As I survey the new year and reconsider mon vie on-line ("en ligne"? Really?) I'm wondering if Twitter mightn't clear out some of the scragglier brush that the year inevitably acquires.
I can identify two chief purposes to this blog: (1) self-publishing bits and essays that would have had a tough time finding their way to the printed page due to unorthodoxy of subject matter or format; (2) personal smoke signal -- a small sign that all was comparatively well for yours truly, that I was at the very least mulling over something, albeit something fairly trivial. That second function became the bulk of my blogging, I'd say, shortly after I turned 40.
Acknowledging trivial content in no way invalidates the larger purpose it serves. I've come to realize this as I've watched once-prolific bloggers slow their output to a trickle, and/or come to a complete halt. Over the last six years I have followed and interacted with bloggers I've come to think of as friends. Prior to the blogosphere I was reliant on fickle pen-pals. With the advent of these very public diaries, the daily walk to my post-office was no longer so emotionally freighted with terrible potential: my friends let me know of their condition by posting.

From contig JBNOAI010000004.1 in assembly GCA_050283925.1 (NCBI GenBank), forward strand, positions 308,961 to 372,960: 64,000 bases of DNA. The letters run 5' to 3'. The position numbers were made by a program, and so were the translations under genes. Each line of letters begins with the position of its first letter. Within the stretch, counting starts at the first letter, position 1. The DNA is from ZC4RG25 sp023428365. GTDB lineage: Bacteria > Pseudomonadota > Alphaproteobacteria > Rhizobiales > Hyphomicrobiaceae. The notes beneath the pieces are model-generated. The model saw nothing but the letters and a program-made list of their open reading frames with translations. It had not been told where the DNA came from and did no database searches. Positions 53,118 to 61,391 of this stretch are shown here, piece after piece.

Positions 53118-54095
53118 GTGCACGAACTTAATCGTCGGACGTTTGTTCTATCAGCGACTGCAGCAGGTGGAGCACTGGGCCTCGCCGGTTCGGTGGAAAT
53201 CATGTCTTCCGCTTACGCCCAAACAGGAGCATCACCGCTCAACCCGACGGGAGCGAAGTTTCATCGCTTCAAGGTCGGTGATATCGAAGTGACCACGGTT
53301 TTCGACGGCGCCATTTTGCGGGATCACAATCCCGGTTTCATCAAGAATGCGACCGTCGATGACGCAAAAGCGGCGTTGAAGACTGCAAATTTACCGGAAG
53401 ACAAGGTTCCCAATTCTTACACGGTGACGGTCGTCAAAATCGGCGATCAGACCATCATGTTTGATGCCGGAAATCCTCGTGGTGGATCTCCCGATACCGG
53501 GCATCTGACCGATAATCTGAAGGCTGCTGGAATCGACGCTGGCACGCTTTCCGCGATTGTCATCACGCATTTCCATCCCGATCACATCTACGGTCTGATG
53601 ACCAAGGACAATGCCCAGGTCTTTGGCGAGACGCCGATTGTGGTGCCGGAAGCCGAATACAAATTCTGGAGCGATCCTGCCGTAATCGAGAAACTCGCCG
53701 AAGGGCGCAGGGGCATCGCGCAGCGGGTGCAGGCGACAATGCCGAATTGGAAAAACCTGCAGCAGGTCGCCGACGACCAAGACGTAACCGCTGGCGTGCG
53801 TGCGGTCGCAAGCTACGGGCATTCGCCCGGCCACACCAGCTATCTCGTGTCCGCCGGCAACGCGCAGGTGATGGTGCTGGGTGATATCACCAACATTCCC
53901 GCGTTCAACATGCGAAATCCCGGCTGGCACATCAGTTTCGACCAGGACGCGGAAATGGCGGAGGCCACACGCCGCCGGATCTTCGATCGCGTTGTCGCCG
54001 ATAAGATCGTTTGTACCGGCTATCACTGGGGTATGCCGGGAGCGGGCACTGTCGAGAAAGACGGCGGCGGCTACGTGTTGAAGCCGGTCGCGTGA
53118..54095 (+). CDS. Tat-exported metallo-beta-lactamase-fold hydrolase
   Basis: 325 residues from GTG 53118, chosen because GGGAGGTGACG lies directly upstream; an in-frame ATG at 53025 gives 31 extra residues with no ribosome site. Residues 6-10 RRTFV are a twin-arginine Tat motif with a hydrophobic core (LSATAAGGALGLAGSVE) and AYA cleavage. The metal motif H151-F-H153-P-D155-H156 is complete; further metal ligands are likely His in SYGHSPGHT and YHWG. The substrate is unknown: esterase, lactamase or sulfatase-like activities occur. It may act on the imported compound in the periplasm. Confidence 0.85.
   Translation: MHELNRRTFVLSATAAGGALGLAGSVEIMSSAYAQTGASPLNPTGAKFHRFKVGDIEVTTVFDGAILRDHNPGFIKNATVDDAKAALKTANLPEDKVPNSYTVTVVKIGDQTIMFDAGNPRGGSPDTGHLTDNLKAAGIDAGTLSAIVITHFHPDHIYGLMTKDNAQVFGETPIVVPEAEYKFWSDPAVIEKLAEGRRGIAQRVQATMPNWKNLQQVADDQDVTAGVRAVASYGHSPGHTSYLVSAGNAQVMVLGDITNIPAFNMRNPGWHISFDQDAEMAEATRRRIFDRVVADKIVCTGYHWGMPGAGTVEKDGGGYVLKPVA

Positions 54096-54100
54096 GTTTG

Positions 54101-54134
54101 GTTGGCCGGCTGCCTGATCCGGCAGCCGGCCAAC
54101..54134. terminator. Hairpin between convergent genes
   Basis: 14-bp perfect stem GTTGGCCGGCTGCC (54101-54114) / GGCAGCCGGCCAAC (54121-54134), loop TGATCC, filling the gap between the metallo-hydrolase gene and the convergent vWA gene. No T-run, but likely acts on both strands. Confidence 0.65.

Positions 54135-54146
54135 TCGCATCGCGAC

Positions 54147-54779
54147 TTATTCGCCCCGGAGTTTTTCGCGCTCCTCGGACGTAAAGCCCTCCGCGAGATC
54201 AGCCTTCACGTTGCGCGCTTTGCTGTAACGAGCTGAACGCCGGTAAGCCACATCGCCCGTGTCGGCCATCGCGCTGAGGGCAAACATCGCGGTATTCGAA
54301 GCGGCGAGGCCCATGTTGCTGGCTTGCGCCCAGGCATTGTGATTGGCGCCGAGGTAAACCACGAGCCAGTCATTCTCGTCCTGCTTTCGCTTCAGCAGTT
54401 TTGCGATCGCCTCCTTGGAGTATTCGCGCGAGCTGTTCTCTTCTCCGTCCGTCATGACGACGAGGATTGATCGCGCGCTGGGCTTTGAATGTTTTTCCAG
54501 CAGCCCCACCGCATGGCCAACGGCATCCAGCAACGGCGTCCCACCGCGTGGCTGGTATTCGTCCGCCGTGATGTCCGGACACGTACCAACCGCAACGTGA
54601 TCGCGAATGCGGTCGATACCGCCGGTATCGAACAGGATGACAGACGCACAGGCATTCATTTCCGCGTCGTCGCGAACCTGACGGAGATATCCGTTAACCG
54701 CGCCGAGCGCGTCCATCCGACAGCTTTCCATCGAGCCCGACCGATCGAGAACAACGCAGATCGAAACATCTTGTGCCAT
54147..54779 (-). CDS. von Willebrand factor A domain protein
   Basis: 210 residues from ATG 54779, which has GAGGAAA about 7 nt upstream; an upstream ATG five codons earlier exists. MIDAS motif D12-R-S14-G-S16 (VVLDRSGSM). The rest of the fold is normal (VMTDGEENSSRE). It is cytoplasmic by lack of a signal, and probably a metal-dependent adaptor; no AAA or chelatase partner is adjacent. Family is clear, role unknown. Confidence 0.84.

There are formerly vibrant voices that I miss. I get a kick out of Michael Blowhard's Facebook updates, but they don't provide the same grist for the mill that his best posts did. Searchie has gone private, which I respect. But I still try her site from time to time, scratching at the gatepost to see if she's opened the courtyard again. I'm assuming Bearded is reserving all his bile for the small-time contractors intent on improving his abode. Etc, etc.
The fifth-year anniversary seems to be the blogosphere's equivalent of the seven-year itch. Five years of unsupervised play clears out most people's carburetor dung, apparently. This morning when I surveyed the posts of this past (sixth) year I figured there were roughly a half-dozen I still had some respect for. Most of the others could have been reduced to a tweet without much damage -- some might have even been improved by the exercise.
I still value this platform as a place to post the longer pieces, which I assure you are still brewing on the back burner. But I'm wondering -- and at this point the question is open -- if the platform mightn't be better served if I sent the "smoke-signals" via Twitter?
If you have any thoughts or suggestions -- particularly if you have done/are on Twitter -- you know where to leave 'em.